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Pots And Pans Protest In Québec

Pots and Pans Protest in Québec

Each night in Montréal, and now in other cities and towns in Québec, the locals are treated to the loud din of thousands of protesters taking to the streets. The video above is from last night, and was relatively peaceful with only a handful of arrests but so far a staggering 2500 have been arrested in the standoff over student tuition and now draconian law enforcement. The Pots Protest ("Manif de casseroles") began earlier this month in response to the Student protests, which are now over 100 days old, see no sign of abating any time soon, and in fact are only growing in numbers -- and volume.

via The Canadian Press

MONTREAL - The clanging pots of student unrest that have rattled Montreal and Quebec City for several nights are coming noisily to life in other parts of the province.

People took up the percussive protest Thursday night in several towns and cities including Sorel, Longueuil, Chambly, Repentigny, Trois-Rivieres and even in Abitibi — several hundred kilometres away from the hot spot of Montreal.

They were still loudest in Montreal, where a chorus of metallic clanks rang out in neighbourhoods around the city, spilling into the main demonstrations and sounding like aluminum symphonies.

The pots-and-pans protest has its roots in Chile, where people have used it for years as an effective, peaceful tool to express civil disobedience. The noisy cacerolazo tradition actually predates the Pinochet regime in Chile, but has endured there and spread to other countries as a method of showing popular defiance.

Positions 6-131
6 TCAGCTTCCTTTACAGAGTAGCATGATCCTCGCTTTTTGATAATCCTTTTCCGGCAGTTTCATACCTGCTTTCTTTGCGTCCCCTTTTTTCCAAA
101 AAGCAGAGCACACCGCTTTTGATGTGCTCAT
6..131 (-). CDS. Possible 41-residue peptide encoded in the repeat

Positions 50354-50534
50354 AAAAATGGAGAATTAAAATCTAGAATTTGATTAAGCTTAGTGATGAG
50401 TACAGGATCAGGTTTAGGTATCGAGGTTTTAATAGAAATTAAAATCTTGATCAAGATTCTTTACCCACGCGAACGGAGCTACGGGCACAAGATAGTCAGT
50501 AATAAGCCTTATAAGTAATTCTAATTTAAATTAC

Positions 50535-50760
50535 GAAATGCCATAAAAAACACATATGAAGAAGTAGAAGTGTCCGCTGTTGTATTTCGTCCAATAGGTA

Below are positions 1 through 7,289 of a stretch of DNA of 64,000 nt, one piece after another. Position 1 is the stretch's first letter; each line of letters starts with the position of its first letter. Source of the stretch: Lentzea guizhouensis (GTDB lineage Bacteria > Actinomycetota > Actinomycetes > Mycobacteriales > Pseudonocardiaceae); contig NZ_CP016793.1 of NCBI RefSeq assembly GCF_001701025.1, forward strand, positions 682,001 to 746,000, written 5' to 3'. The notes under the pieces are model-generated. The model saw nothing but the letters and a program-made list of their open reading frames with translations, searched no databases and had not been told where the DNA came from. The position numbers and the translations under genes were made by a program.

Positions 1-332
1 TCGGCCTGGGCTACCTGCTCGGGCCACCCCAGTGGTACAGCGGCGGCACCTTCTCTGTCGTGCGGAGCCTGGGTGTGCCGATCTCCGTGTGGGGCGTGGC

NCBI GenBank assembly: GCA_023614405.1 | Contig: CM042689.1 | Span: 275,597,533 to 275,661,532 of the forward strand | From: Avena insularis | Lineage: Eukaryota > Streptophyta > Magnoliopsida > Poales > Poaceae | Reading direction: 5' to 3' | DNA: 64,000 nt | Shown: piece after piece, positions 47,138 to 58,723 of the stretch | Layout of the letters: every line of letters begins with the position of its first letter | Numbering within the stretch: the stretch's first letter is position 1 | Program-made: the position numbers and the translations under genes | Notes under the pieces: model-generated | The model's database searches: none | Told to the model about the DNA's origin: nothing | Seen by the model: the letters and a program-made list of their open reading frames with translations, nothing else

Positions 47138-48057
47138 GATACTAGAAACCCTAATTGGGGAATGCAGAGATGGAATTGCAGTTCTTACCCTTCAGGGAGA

Thursday's protest in Montreal was immediately declared illegal by police, who said it violated a municipal bylaw because they hadn't been informed of the route. They allowed it to continue as long as it remained peaceful.

Although there was a massive police presence throughout the evening with the roar of a provincial police helicopter competing with the banging of the pots, there was little if any tension reported between demonstrators and police.

People tapped the pots as they walked, the sounds mingling with shouts and chants. Others leaned out of car windows to bang their pans and one protester smacked a pot right in front of one police officer who looked on indifferently.

Usually the nightly street demonstrations, which have gone on for a month, have a couple of vigorous drummers to speed them along their route. At the very least, someone clangs a cow bell.

But in the last few days, the pots and pans protest — dubbed the casseroles by observers — have acted like an alarm clock for the regular evening march, sounding at 8 p.m. on the nose in advance of the march's start.
While thousands, including children, their parents, students and the elderly, packed the streets in support, the Twitterverse exploded with reactions and observations.

"Spotted a man in an Armani suit banging a pot," tweeted Christina Stimpson on one of Thursday's participants. "Feel the love people."

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